The Courier News from Blytheville, Arkansas on June 17, 1949 · Page 8
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June 17, 1949

The Courier News from Blytheville, Arkansas · Page 8

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Blytheville, Arkansas
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Friday, June 17, 1949
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Page 8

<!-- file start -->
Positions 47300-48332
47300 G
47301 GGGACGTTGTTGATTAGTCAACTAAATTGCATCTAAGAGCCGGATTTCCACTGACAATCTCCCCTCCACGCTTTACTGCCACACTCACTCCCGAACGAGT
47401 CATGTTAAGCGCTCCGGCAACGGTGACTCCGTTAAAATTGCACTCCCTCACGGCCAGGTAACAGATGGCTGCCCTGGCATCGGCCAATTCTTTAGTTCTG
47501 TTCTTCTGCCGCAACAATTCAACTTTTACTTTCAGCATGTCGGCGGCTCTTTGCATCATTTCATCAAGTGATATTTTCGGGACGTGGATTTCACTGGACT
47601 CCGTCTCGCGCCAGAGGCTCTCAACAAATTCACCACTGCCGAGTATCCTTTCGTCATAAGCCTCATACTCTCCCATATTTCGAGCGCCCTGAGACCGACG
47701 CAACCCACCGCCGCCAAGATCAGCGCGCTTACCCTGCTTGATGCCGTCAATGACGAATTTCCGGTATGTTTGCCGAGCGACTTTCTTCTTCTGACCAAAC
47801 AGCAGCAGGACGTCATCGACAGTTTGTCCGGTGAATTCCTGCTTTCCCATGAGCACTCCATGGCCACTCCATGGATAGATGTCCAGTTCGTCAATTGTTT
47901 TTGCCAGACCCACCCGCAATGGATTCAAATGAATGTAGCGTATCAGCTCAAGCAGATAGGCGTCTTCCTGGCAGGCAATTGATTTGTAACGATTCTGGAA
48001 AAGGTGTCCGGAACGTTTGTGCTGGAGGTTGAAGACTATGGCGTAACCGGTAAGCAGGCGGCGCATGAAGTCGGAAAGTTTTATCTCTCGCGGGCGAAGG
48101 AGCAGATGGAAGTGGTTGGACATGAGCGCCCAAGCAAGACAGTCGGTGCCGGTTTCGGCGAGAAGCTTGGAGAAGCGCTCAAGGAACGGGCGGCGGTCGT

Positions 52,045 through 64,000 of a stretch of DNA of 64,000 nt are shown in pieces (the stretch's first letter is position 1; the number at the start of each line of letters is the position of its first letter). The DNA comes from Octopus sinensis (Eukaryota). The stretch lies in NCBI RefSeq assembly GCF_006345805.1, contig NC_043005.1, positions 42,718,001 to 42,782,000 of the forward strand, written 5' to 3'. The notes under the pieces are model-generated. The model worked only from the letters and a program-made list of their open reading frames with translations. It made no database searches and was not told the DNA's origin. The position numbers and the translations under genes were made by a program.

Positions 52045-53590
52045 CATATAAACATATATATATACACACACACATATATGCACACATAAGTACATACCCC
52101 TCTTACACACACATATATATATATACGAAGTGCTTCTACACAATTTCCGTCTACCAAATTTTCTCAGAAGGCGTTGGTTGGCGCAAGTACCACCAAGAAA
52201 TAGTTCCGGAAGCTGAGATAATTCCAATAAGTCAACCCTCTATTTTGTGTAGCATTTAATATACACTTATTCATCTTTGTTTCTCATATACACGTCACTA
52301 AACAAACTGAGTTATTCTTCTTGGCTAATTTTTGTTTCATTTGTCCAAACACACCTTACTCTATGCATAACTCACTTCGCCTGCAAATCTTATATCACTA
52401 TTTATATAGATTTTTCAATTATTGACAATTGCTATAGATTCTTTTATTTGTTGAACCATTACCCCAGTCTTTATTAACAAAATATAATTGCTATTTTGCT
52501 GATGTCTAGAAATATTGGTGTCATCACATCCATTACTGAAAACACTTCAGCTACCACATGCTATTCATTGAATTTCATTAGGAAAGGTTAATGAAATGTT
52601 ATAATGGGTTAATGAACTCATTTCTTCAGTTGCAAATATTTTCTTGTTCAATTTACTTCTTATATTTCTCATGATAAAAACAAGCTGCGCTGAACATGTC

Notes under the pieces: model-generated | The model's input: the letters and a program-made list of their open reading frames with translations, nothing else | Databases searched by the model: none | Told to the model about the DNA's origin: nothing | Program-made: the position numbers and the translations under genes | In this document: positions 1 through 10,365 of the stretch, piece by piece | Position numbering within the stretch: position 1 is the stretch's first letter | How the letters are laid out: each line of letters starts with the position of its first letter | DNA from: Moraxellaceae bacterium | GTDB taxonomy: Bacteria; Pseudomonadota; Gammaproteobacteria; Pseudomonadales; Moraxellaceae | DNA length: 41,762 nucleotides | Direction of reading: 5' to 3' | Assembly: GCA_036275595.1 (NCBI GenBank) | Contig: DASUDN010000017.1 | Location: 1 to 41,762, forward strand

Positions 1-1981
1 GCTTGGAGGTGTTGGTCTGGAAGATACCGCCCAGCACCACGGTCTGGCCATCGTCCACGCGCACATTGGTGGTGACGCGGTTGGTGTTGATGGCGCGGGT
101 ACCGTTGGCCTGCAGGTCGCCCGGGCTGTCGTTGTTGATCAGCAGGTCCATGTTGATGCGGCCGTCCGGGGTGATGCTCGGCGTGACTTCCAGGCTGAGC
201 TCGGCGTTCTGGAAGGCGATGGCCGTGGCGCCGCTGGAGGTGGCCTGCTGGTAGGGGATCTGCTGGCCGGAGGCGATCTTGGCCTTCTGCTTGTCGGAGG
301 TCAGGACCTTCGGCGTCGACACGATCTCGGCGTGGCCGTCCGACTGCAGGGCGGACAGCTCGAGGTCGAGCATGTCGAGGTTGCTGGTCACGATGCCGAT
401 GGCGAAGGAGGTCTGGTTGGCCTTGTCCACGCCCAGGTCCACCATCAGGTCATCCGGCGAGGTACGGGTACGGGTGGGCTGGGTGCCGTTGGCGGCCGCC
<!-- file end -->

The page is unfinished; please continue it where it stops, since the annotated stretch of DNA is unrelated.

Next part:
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BIGHT BLYTHEVILLB (ARK.)' COURIER KBW« FRIDAY, JUNE IT. 194f Tennessee Cotton Glossing School To Open July 11 The University of Tennessee and the Mid-South Cotton Growers Association will hold their annual col- ton classing school in Memphis the week of July 11-16, it was announced ioday. Knrollment in the subool, co- sponsoreri annually by University of Tennessee's Extension Service and the cotton growers' organization, will be limited this year to 100 persons on a first come, first accepted, basis, the annoiincemenl said. Included during the week-long school will be 28 and one-half hours of nctiial gi'adlng and .stapling practice willi Instructions under the supervision of government licensed classers. Several lectures will also lie gisen by qualified Instructors. The purpose of the school Is to offer basic instructions in cotton grading and stapling to those who have not had (raining along those lines or lo persons who would like : to take a refresher course In grading. I The school is open to all white i persons over 16 years of age. The first slearn carnage on record, | built in France in 1769, travelled at the speed of 15 to 20 miles an hour. I and had to tit refueled after 15 miles. Recondilioned Used Trucks & Cars Choose From This Variety Of Values SPECIAL 1947 I'/, Inn Sltidehaker short wheel base, I wo .speed rear axle wiih 2-t' Trailer Vacuum brakes — As is— 19-li) li- 1917 3/4 ton Chevrolet I'k-k tin with new fi ply tires — new upholstery .194B i/i ton Tor stake Ixidy, New Alolor — Extra gtxid tires. <tQOC 4>y ;r J $975 $795 $850 Many Other Models Not Listed 19lfi \/i Ton Inlernatiomtl Truck, Extra Good Tires. Motor Reconditioned. 1941 2 Door Plymouth, All Good Tires, Low Mileage. See VANCE HENDERSON our Truck Salesman INTERNATIONAL' HARVESTE SI2 SOUTH 2OP Sr PHOM£B63 Rotary Hoe Aid To Cotton Crops Farm Implement 1 Fast becoming Classified As Essential in Missco In spite of the fact that it Is often used only one time a year, the rotary hoe Is fast being classified as a very essential implement In North Mississippi County agriculture, according to County Agent Keith Bilbrey. More farmers are turning lo the .ise of the relatively new implement as a means of cutting down on the costs of the cultivation of their cotton crops, he said, and Rood results have been reported in most cases. The rotary hoe Is a mobile scr- ies of spiked toothed wheels, cacli about four Inches, lhat Is used to break a crust Into small nieces and to destroy small grass and weeds before they develop a tap root system, he explained. "When tiseri. the results of the roiary hoe often prove deceiving," Mr. Bilhrey said. "It appears to be literally digging up seed and young seedlings." The cost of this tool adds further lo the overhead of the mechanical fanner, lie said. i According to Mr. Bilbrey a rmm- j her of North Mississippi County j farmers are Riving complete credit I for their cotton stands this years to Ihe use of the rotary line 'arul this appears to have bren a par-1 licularly bad year to get good cot- ' ton stands. Mmijr Sold Here A check with eight Blyihevjlle, implement dealers revealed that 142 rotary hoes were sold to farm-| ers in (he Blylh'evllle trade area i last year and there was a large i number already on farms, Mr. Bit- brey said. "E. M. Regenold of Armorel j showed me a good stand In the Kildee Bottom area where he used a rotary hoe and « very poor to no stand where the hoe was not used." lie said. "Another good report came from Herman Matthews of Yarbro who called the rotary hoe the best tool on his farm. He can put his four- row hoe behind his tractor and cover 100 acres a day." Mr. Bilbrey stated that Boss Hughes. Jr.. of Blytheville is planning to rotary hoe all of his cotton next year even If he has Rood stands. Such and operation often delays or reduces hoeing costs, he explained. DDT Recommended for Control Of Destructive Corn Borers Some day soon will be D-day for*the com borer hi this area, when lhat European litvsder will make a landinR on Ihe leaves or your sweet corn plants and lay eggs which may result in ruiu to your crop. If you are prepared to fight in defense of your "roasting ears" examine the com plants every day, looking for egg masses EaicJ by the female moths. Tlie.se will lie small patches of translucent white, an eighth of an'inch In diameter, composed of tiny round objects lite fish scales, overlapping. As they develop they first turn yellow, then black. When they hatch out, the tiny worms will ent their way toward the corn stalk, and your best defenes Is to have them crawl over a deposit of deadly D.D.T. This is applied as a dust or spray, but the method rec- oii] in ended by experiment stations is a s lira y. To p re pa re it obtain D.D.T. fifty per cent wettaWe powder, and stir thrfe tablespoomfu! in finch gallon of water. Spray heavily enough to wet the corn leaves thoroughly, especially reaching the joints between stalk and leaves, Slay K«-appe*r Spray three times at 5 day inter vrtls, and your corn crop should be ninety-seven per cent safe from the Hog Cholera On Upswing, Farmers Told LITTLE ROCK. Ark., June 17.— Truck tiies and farmer.!' shoes can -spread hog cholera, erysipelas and other acute swine diseases. liis caution, urged by the American Foundation for Animal Heallh, pointer! out also that hog cholera Is again on (he upswing tlnough- borers. If your not'disclose any the next twenty examination does egg mases during days, you may be Keep Fair Farm Income Sec. Brannan Warns WASHINGTON. June !7. <,ri Secretary of Agriculture Brannan said^yesterrlay the nation had hel- ler make sure thnt fanners got a fair income, or all business will stumble. Addressing » National 4-H Camp meeUng.i- Braunan said, agriculture and "not the atomic bomb or the size of our military forces. Is the "foundation stone of our strength.' '"One of the causes of depression in the past has been too litlli farm purchasing power. I hope with all tny heart that the people of Shis nation will never again make the mistake of allowing farm come to fall so low that agriculture has a ricnressiotl and the whole nation is dragged down by the undertow." safe from Ihe first brood. But abont Aug. 20 a second brood mny appear, and your defense measures must be repeated. If you prefer to use D.D.T. dust rather than » spray, it should be at least five per cent in strength. It Is not safe to assume that corn plants which have not yet made six leaves are safe from the borer. It is true that the Insect prefers the larger plants, and they will get the most eggs, but the smaller ones are not Immune. For the home gardener the expense and work entailed In this protection are so small, no one should neglect it. May Destroy Plant tf the borers live long enough to enter the corn stalk, it will be difficult to destroy them before they kill the plant. They eat their way through the stalk and stems into the ear. and the things they do to a due ear of corn will make "a home gardener weep. Do not confuse the corn borer with the corn ear worm, which is almost as bad a pest, but not so numerous. 'Hie ear worm will not al- tack the ears until they are hi silk, and the best protection against It is to flll a clean oil can with mineral oil and put a few drops on the si!k of each ear. A special oil preparation can be obtained for this. Carrier-based aircraft destroyed 12.268 Jnpanc.se aircraft during; World War II. and B3 per cent ol the destroyed planes were land- based aircraft. The upper half of the nose of the African Leaf-nose Bat has the shape of a leaf. The lower half is shaped like a horseshoe. out the United States. Scientists warned especially of three ways In which fa accidentally •tiiers may expo.se their "home" herds to disease outbreaks: 1> By vtsiting hog lots where swine diseases are known to exist Germs may stick to slums or clothing and when the farmer returns to his own hog lot, he may bring sickness with him. 2i Driving truck.? into livestock lot.s. Here again, the driver's shoes can become infected, as can truck tires and the truck bed. The Foundation recommends lhat trucks be disinfected between loads If they go where slock is quartered. 3) Rendering company trucks, which have hauled dead animals may be som'ces of disease exposure if allowed in livestock yards. Hog cholera Is still the nation's No 1 swine killer, the Foundation says, and it can be stemmed only through strick precautions, sanitary measures, and vaccination. There is no known cure once an animal is stricken with hog cholera. Arkansas 4-H'ers Can Year-Round Foodstuff Supply It'll be June In January for Arkansas 4-H families when it comes to eating fruits and vegetables next winter. Girls enrolled in the 1949 National 4-H canning achievement awards program have learned to estimate family food needs, and have their food preservation plans pretty well worked out. They are doing a lot to top last year's national output of 17 million quarts canned by 4-H Club girls. In addition to providing healthful, nutritious dishe-s for d.uly meals, the canning project cuts food costs considerably. Most of the produce, meat and poultry is raked on the home farm. The girls are aware of the importance of fruits and vegetables in the winter diet, and see to it that there's a plenti- PURINA made the The PURINA GROWN PULLETS laid MORE EGGS early! r-r..- f'clu* conditions on your farm cause whcet.lype irauors to hoj; d«n n under heavy loads . . if jou larni cxlrenie hillside.*, work in vine. yards, orchards, groves, or woodland*, you're jim the icw, sure-fooled John Deer* We'll lie mighiy proud (o show you tht* low. compact. 2-1- plow tractor ihai's so simple anyone r»n opcrjie it. Convenient controls, four forward speeds to match ill field condition* power take-ofT, plus all ihc economy, comfort, inrf servicing fc»- lure.* ofihejohn Dccre Model "M." make ihi.< the track-type trac- lor you vc been waning for. Come in and see the new"MC"... *oon. MISSCO IMPLEMENT CO South Highway 61 Phone 4434 JOHN DEERE... ...That's th« story of th* Battle of the Pullets demonstration last year at th« Purina Research Farm. Everything about th« two flocks of birds was equal— •xcept rh» growing ration. You can lee th* differ- enc« growing pull»t« right makes! This year grow your pullets the Purina way. Big. well- developed birds laying lots of full-sized eggs early do Pay oK. Se« us for your pullel growing needs. •-•'" YOUR STORE WITH THE CHECKERBO',RD SIGN 4493—T«l«phon«—4493 L. K. Ashcraft 4-H Meat Animal Program Aid to Young Stockmen Today meat provides one-third of the food energy in the American diet, and latest U. S. Department of Agriculture figures show that almost one-third of the farmer's total cash Income in 1M« came from the sale of meat animals. Aware of the vital contribution livestock makes to the nation's 1th and economy. Arkansas boys and girls enrolled In the 1M9 N a - '.ional 4-H Meat Animal program earn to select, feed and show beef cattle. . sheep or pigs. More than 300.000 4-H Club members throu~h- out the country are taking part in the project, according to the National Committee on Boys and Girls Club Work. Some of the highlights of the program are keeping records of reeding and weight gains, and learning the value of balanced rations. M^nv of the young stockmen grow their own feed Members practice livestock judging a t club meetings, mid then try out for county and state judging teams. They take »reat pride, too. in showing their pnimals. The Cooperative Extension Service directs the activity. In addition to being educational and profitable, the program offers awards for outstanding accomplishments. Mr. Thos. E. Wilson, chairman of the National Committee, and a veteran Chicago meat packer, hns provided awards for the ast 20 yer>rs. There are medals for county winners; a 17-jewel gold watch for -state champion; trips to the National 4-H Club Conpres-s for ei°ht sectional winners, and four S300 national scholarships. NEW YORK, Jun« n—<*>)—<Jov. Thomas E Dewey returned yesterday from western Europe convinced that It Is 'absolutely essential" to keep Marshall plan aid flowing. The governor, who spent six weeks visiting seven countries on his first trip abroad In more than SO years, jald "I didn't see many people who saw any immediate prospect of war." But he declared "there Is continuous tension in every capital which waxes and wanes "with the progress of the cold war." "The continuance of the Economic Cooperation Administration," the governor told newsmen, "is absolutely essential if we're going to hope for a stable Europe and if we're going to achieve the most important objectives of all—a united Europe." Dewey expects to fly to Colorado Springs, Colo., Sunday night for the annual governors' conference. Read Courier News Want Ads. fill variety server! at the family table. To exhibit prize jars of spark- line jellies, cool green pickles and briaht colored vegetables is the ambition of every girl. Records are kept of amount, kind and value of canned products, giv- ina Arkansas 4-H'ers an opportunity to qualify for merit awards in the program provided by the Kerr Glass Manufacturing Corporation. Delma Welsh of Hackett was the 1948 state champion, winning a trip to the National 4-H Clnh Con- "ri-ss in Chicago. There were 15 county medals of honor presented to Arkansas winners. Besides these awards, six $300 scholarships are Riven to a national group selected from the state champions The Cooperative Extension Service supervises the tactivity. COY O*w«x Thinks KA Absolutely J6ANGF.51 Off for 10 State Trip LITTLE ROCK, Ark., June 17— (*J — Sixteen speedy F-S1 planet of the 154th Fighter Squadron, Air National Guard, took off here yex- terday for surprise visits to air guard bases in 10 states. The flight, led by Brig. Gen Barl i T. Ricks, Adjutant general of th« Arkansas National Guard, will make unannounced landings at air guard bases in Texas, New Mexico, Arizona, California, Utah, Nevada, Wyoming and South Dakota. General Rlciu said the -pur DOM of the five-day trip is to demonstrate operational ability of air National Guard units. The flight i» part of the annual two-week active duty tour of the 154th. Approximately 60 officers and enlisted men are on the tour. One C-41 transport carrying equipment and ground crews, took off with th« fighters this morning and another C-47 will follow the group tomorrow. The state flower of Oklahoma is the mistletoe. CATERPILLAR DIESEL COTTON GIN ENGINES 50 TO 500 HORSE POWER J, A, RIGGS TRACTOR CO. West Memphis, Ark. NOW! INTERNATIONAL HARVESTER REFRIGERATORS CUBIC IOOT STANDARD MODEL Only '23 b'fi Down SUPER DI IIIXI MODIL omoui Big-Thf«« R«Frig»rator Up to 24 Months to Pay Lowest Priced Nationally Advertised 8-Cubic Foot Refrigerator on the Market • Sjme fine, famous international Harvester quality... known all over the world. Same dependable efficiency ...economy of operation ... unfailing food protection. All this at new reduced prices ... and low down payments, up to 24 moatbs to pay. Just compare these wonderful ntw values before you buy! Imagine...* freezer compartment that holds 35 big pounds of frozen foods! A BIG refrigerator that holds more than 300 pounds of all kinds of food. Sparkling white porcelain enamel interior. Quiet "Tight-Wad" unit backed by 5-ye*r protection plan. Se* tbe»e International Harvester refrigerator! today! INTERNATIONAL' HARVESTE 312 SOUTH2ZPST. PHONE863